‘Because of Sex’: The Coming Battle between the Free Exercise Clause and the Equality Act

Christine M. Venter is a Teaching Professor at Notre Dame Law School and Affiliated Faculty in Gender Studies at the University of Notre Dame

The Equality Act has had a long and arduous history in its quest to become law. The Act was first introduced in 1974 by Congresswoman Bella Abzug, who was determined to end discrimination on account of “sex, marital status, and sexual orientation” in employment, housing, and public accommodations. Although that effort failed, the Act was reintroduced in 2019 and passed the House by a vote of 276 in favor to 173 opposed. Under the leadership of Mitch McConnell, the Senate declined to move it forward for a vote.

Enter the Supreme Court, and Justice Gorsuch’s majority opinion in Bostock v. Clayton County, in June 2020, that Title VII’s prohibition on discrimination “because of … sex,” extended to sexual orientation and gender identity. Although the Court specifically limited its analysis to Title VII, focusing only on the employment discrimination claims based on sexual orientation and gender identity that were before the Court and not on any other area of federal law, both supporters and opponents of equality for the LGBTQ+ community were quick to question the case’s impact.


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Religious Freedom and Same Sex Marriage Laws: Constitutional and Other Issues

Neil Foster is an Associate Professor at Newcastle Law School (Australia). His blog,  Law and Religion Australia,  treats Law and Religion issues not only in Australia and other Commonwealth nations, but in the United States and elsewhere.

Recognition of “same-sex marriage” has been proceeding apace in Western societies for the last few decades. Adoption of same-sex marriage, however, raises religious freedom issues. It does so because the move effectively amounts to a change in a nation’s public morality and takes a stance on the issue as to what kind of sexual activity is legitimate, which is in sharp opposition to the views taken by mainstream religions for many years. Representatives of those religions have long been involved in solemnizing marriages; questions now arise as to whether they will be required to solemnize same-sex unions. Similar issues arise for believers involved as small businesses in related “wedding industries.” At a broader level, the change means that many religious groups are now opposed to the wider societal consensus on the question of sexual morality, and questions are raised as to whether they will still be able to play a role in the public life of the community.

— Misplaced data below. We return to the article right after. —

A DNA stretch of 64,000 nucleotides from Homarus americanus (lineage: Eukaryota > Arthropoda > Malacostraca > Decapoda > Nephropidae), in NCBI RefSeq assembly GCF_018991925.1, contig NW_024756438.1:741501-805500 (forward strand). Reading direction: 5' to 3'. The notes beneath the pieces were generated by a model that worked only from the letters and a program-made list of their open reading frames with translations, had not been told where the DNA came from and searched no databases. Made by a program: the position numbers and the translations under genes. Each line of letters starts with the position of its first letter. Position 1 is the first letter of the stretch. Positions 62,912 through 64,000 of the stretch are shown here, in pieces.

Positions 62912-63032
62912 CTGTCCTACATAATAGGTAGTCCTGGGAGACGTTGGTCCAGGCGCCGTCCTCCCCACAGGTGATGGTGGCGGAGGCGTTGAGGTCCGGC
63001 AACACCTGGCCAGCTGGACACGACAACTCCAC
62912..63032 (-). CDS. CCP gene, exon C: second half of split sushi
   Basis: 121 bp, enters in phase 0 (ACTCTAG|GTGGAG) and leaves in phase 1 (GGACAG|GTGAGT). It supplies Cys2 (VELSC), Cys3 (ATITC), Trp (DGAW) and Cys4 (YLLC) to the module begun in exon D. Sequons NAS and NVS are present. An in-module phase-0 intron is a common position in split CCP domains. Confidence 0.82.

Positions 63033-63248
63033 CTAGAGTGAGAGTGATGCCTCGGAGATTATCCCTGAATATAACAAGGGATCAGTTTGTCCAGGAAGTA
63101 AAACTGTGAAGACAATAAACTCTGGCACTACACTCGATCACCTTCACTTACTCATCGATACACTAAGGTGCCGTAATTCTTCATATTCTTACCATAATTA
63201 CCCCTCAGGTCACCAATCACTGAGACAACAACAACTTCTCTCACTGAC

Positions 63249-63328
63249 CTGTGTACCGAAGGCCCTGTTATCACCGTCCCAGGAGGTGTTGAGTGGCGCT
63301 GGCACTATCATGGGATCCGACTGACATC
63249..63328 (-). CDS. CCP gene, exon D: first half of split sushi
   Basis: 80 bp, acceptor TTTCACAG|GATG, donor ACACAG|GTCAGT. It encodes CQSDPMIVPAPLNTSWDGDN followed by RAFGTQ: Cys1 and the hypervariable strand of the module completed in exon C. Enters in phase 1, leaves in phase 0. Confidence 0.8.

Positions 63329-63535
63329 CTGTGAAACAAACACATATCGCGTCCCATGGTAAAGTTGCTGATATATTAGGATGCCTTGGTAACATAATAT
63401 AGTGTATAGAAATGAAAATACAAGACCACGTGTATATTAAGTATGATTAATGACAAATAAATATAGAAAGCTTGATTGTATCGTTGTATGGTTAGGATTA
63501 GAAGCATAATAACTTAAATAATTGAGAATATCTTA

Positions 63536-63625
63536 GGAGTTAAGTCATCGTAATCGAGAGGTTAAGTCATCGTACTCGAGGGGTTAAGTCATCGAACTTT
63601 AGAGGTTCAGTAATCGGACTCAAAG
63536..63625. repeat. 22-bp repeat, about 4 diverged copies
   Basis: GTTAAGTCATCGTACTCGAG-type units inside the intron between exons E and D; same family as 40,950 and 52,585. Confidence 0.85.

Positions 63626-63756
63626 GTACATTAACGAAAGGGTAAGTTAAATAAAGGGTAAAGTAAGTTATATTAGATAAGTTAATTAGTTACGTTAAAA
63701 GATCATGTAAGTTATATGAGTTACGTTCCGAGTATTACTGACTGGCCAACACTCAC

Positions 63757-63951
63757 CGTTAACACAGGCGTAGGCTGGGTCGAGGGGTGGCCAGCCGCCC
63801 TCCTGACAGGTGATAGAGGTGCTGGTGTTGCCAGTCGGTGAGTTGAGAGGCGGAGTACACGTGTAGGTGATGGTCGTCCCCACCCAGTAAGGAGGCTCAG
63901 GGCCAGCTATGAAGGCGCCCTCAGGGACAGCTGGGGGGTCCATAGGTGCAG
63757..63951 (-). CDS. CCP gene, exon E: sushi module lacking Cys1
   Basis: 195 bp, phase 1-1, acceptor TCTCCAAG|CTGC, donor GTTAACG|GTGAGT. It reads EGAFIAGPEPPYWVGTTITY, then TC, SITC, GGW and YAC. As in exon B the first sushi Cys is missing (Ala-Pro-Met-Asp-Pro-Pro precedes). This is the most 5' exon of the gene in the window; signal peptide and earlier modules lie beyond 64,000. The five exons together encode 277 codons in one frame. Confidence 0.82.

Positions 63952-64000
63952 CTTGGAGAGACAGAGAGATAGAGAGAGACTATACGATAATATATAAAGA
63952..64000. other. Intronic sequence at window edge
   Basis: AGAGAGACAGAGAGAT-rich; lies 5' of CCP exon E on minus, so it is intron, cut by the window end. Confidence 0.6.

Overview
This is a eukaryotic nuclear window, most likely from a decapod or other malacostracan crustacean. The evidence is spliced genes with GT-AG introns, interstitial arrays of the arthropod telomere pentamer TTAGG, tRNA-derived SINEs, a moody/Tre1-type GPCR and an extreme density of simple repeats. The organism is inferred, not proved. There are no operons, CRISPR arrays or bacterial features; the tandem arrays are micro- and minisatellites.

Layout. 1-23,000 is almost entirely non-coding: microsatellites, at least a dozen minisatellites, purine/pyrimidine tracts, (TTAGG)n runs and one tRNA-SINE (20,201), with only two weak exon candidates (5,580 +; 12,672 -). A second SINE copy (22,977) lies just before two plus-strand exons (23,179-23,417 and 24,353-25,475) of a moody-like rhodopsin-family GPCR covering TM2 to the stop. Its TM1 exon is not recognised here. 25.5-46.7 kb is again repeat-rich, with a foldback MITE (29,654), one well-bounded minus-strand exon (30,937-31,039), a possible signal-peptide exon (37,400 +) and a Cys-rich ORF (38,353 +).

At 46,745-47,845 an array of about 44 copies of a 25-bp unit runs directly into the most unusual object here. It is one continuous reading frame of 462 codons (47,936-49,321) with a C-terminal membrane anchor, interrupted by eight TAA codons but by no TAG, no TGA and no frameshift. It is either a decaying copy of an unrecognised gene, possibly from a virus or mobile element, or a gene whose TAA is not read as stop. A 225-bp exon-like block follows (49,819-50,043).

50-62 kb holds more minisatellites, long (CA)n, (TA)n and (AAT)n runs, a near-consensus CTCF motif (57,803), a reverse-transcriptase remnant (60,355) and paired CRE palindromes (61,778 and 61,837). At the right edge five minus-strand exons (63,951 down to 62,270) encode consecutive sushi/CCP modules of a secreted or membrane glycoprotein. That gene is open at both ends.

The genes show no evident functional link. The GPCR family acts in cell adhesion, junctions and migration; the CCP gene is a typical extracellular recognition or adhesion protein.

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Obergefell v. Hodges: Five Years Later

Supreme Court of the United States ends marriage discrimination – Obergefell vs Hodges. Photo Creator: Ted Eytan

On June 26, 2015 the Supreme Court of the United States issued its momentous opinion in Obergefell v. Hodges.  Only a few SCOTUS decisions have provoked such strong debate over the majority’s arguments and its understanding of human dignity or the nature of judicial power.  In this blog conversation, American and European legal scholars and lawyers reflect on the postmodern understanding of marriage that inspired the decision and on the consequences of Obergefell for promotion of LGBTI-people’s rights, on religious exemptions, on democracy in the United States, on children’s rights, on the European Court of Human Right’s jurisprudence, and on the search for the compromise between religious freedom and anti-discrimination claims. This variety of reflections, both positive and critical, illustrates how the decision has become an important episode in American and global legal and human rights history. (more…)

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